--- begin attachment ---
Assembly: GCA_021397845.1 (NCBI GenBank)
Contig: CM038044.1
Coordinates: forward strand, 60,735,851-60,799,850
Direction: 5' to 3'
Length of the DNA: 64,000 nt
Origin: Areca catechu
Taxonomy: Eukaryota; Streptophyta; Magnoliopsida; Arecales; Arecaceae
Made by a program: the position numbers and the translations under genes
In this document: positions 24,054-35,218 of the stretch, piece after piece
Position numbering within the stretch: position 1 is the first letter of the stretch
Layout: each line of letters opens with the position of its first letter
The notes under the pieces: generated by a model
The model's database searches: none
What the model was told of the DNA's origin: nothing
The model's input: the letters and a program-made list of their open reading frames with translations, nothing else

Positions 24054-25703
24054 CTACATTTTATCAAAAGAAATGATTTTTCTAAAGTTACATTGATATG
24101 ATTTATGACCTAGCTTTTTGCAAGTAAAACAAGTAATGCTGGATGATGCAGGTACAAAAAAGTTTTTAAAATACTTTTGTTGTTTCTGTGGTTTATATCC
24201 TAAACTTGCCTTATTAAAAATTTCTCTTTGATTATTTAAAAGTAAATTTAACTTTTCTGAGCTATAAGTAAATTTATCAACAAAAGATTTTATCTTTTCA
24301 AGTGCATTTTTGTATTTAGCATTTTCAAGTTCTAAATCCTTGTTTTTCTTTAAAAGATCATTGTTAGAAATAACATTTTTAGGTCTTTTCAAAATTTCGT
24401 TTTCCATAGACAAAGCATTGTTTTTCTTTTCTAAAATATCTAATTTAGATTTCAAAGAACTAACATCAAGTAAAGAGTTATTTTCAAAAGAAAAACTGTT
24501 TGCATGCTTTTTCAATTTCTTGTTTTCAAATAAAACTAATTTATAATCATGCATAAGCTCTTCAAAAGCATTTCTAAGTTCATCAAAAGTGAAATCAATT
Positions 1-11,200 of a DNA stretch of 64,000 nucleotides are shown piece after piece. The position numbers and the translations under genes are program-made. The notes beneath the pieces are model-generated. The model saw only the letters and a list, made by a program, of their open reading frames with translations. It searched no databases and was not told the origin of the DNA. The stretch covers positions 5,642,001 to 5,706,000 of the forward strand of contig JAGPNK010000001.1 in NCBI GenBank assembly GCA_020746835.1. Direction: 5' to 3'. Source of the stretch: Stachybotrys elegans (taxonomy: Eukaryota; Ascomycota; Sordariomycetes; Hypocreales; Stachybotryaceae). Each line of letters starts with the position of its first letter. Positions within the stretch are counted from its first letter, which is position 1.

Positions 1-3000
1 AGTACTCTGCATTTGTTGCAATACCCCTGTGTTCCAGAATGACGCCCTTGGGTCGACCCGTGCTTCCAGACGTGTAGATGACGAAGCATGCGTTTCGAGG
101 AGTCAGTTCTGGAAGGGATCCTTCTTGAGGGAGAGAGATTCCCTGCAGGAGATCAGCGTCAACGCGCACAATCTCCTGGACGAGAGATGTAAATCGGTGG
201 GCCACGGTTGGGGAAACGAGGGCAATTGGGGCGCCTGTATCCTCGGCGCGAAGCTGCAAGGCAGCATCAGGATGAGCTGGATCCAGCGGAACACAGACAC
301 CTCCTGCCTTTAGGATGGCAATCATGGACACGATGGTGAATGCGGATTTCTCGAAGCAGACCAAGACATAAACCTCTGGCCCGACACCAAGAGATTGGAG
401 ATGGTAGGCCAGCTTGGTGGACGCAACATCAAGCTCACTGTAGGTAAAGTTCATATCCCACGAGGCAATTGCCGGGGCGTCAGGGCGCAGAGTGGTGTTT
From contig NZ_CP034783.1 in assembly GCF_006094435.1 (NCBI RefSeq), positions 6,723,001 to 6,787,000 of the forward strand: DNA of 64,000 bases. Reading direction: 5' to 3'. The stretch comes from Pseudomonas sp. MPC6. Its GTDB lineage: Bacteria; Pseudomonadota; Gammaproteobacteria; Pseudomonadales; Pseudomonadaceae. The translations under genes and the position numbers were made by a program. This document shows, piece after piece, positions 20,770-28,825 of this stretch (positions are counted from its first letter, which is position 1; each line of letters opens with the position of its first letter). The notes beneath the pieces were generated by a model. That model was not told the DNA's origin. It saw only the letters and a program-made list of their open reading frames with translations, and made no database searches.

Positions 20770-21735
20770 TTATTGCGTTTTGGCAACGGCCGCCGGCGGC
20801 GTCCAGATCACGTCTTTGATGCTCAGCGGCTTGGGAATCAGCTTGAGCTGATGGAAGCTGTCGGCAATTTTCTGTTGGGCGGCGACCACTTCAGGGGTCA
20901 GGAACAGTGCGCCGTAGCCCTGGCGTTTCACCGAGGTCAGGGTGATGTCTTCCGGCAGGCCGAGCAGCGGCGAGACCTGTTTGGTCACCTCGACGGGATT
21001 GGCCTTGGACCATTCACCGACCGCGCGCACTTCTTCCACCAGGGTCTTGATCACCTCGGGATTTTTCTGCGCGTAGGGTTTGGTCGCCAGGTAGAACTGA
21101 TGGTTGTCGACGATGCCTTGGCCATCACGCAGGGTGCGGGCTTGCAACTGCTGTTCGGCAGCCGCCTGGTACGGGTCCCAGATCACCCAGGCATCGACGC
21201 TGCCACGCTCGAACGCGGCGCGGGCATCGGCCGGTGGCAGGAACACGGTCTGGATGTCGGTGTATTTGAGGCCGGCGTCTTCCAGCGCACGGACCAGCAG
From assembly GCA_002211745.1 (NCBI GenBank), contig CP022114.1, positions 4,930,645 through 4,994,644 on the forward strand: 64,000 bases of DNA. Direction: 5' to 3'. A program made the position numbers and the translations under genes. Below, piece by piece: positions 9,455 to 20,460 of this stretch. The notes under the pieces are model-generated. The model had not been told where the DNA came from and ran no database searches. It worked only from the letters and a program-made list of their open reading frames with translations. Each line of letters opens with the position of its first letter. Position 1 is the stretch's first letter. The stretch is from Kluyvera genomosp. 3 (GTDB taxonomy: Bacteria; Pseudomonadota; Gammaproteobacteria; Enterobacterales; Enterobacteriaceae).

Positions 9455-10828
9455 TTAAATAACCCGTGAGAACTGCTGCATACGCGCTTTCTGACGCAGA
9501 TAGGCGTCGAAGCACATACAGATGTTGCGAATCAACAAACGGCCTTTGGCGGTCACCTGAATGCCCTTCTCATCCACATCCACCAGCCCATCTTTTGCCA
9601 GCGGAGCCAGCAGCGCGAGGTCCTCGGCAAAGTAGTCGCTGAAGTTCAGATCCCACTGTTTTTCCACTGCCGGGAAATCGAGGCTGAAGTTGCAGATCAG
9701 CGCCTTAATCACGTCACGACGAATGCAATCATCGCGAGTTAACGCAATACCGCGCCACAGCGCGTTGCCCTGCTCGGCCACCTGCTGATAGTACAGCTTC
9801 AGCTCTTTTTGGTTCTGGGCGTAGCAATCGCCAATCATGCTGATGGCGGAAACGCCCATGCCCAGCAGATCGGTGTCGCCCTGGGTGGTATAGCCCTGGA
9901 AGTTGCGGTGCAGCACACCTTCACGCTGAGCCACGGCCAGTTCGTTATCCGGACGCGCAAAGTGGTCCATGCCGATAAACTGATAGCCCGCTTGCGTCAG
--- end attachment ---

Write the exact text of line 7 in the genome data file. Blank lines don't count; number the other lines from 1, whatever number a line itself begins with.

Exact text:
Taxonomy: Eukaryota; Streptophyta; Magnoliopsida; Arecales; Arecaceae